4. Take a Home Office Tax Deduction. The rules for home offices have changed for the better, so you should re-examine whether you should be taking a home office tax deduction. If you have a home office, you may be able to write off a percentage of your expenses such as rent, utilities, insurance, and cleaning services based on the square footage of the office to the square footage of the house. The home office deduction is available for homeowners and renters, and applies to all types of homes.
Beginning in tax year 2013, taxpayers may use a simplified option when figuring the deduction for the business use of their home. This new simplified option can significantly reduce the burden of recordkeeping by allowing a qualified taxpayer to multiply a prescribed rate by the allowable square footage of the office in lieu of determining actual expenses. If you previously decided not to take a home office deduction because the requirements were too burdensome, you should re-examine this deduction.
Regardless of the method chosen, there are two basic requirements for your home office to qualify for the deduction (1) you must regularly use part of your home exclusively for conducting business, and (2) you must show that you use your home as your principal place of business.
5. Contribute to an Annual Health Plan Account. If you have a high deductible health plan (HDHP), you can make contributions up to April 18, 2018. Limits are $3,350 for singles and $7,750 for families.
6. File on Time, Pay on Time. Filing and paying on time eliminates late penalty and interest fees. The failure-to-file penalty is generally more than the failure-to-pay penalty. You should file your tax return on time each year, even if you’re not able to pay all the taxes you owe by the due date. You can reduce additional interest and penalties by paying as much as you can with your tax return. If you are unable to file on time, use Form 4868 by April 17, 2018, for an extension to October 15, 2018, and make an estimated payment. This form allows you to avoid the late filing fee penalty.
7. Call Schloemer Law Firm
These are just a few ideas to get you started. Did you know that Schloemer Law Firm offers tax advising and preparation services for individuals and businesses? Please call us at 262-334-3471 if you would like to discuss your particular situation and if there are ways you can still reduce your 2017 tax obligations.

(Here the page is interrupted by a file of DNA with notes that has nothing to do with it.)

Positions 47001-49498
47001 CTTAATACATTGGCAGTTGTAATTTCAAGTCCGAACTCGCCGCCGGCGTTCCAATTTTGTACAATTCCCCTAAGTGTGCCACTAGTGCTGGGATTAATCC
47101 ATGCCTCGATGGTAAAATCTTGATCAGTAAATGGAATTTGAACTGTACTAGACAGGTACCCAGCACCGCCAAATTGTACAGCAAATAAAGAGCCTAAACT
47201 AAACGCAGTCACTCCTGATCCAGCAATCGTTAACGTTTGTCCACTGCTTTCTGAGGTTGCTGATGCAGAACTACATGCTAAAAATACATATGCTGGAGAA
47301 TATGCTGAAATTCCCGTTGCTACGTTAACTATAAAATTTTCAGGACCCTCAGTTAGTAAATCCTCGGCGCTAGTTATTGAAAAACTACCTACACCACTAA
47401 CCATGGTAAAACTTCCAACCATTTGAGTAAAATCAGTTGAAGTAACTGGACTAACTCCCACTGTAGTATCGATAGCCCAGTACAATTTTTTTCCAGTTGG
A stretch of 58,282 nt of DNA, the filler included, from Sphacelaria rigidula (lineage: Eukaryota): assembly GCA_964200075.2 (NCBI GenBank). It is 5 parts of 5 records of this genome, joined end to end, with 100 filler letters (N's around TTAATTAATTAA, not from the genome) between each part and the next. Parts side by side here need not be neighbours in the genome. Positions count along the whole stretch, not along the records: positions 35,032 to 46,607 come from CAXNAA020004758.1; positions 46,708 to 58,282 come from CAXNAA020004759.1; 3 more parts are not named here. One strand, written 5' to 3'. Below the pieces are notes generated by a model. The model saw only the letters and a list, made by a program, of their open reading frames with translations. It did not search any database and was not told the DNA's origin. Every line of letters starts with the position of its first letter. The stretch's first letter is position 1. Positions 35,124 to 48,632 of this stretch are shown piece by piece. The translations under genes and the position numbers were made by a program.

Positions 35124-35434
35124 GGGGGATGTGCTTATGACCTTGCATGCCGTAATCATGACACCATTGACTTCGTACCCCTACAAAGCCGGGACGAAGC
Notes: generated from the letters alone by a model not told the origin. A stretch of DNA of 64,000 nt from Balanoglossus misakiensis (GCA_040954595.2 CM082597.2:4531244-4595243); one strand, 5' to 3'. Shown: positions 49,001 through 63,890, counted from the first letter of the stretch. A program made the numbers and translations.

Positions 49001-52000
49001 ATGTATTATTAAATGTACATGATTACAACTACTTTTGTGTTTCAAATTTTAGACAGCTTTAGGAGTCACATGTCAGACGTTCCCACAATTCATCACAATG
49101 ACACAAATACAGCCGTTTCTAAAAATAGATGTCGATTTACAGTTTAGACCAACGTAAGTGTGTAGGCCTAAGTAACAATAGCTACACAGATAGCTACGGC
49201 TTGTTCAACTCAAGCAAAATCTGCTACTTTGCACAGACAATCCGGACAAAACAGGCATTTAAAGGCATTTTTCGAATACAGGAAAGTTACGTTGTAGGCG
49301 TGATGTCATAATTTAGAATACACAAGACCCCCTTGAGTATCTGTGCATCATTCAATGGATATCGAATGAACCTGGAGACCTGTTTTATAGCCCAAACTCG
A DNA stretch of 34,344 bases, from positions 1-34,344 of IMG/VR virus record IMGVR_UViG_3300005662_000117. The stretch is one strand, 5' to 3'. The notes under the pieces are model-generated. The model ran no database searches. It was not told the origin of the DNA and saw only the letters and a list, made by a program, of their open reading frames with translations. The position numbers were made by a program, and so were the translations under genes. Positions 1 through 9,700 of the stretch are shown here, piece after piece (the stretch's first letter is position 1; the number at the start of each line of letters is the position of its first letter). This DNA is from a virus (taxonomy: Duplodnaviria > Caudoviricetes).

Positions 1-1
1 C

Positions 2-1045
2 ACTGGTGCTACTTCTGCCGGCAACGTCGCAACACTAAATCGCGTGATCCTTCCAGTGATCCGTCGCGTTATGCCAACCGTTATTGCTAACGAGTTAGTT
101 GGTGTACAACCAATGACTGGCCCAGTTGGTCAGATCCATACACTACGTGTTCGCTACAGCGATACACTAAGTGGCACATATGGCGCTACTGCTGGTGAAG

If you are interested in reading more about changes in the Tax Cuts and Jobs Act and how they affect you, read our client alerts on this topic:
- CLIENT ALERT: $10,000 Limit on State and Local Tax Deduction under New Tax Law.
- CLIENT ALERT: Corporate Income Tax Rate Drops to 21%, and Individual Rate Brackets are Modified under New Tax Law.
- CLIENT ALERT: New 20% Deduction for Qualified Business (Pass-Through) Income under New Tax Law.
- CLIENT ALERT: Whether Home Mortgage Interest and Home Equity Loan Interest are Deductible under the New Law.
- CLIENT ALERT: New Treatment of Alimony under the New Tax Law.
Disclaimer: The information contained in this post is for general informational purposes only and is not legal advice. Due to the rapidly changing nature of law, Schloemer Law Firm makes no warranty or guarantee concerning the accuracy or completeness of this content. You should consult with an attorney to review the current status of the law and how it applies to your unique circumstances before deciding to take—or refrain from taking—any action. If you need legal guidance, please contact us at 262-334-3471 or [email protected]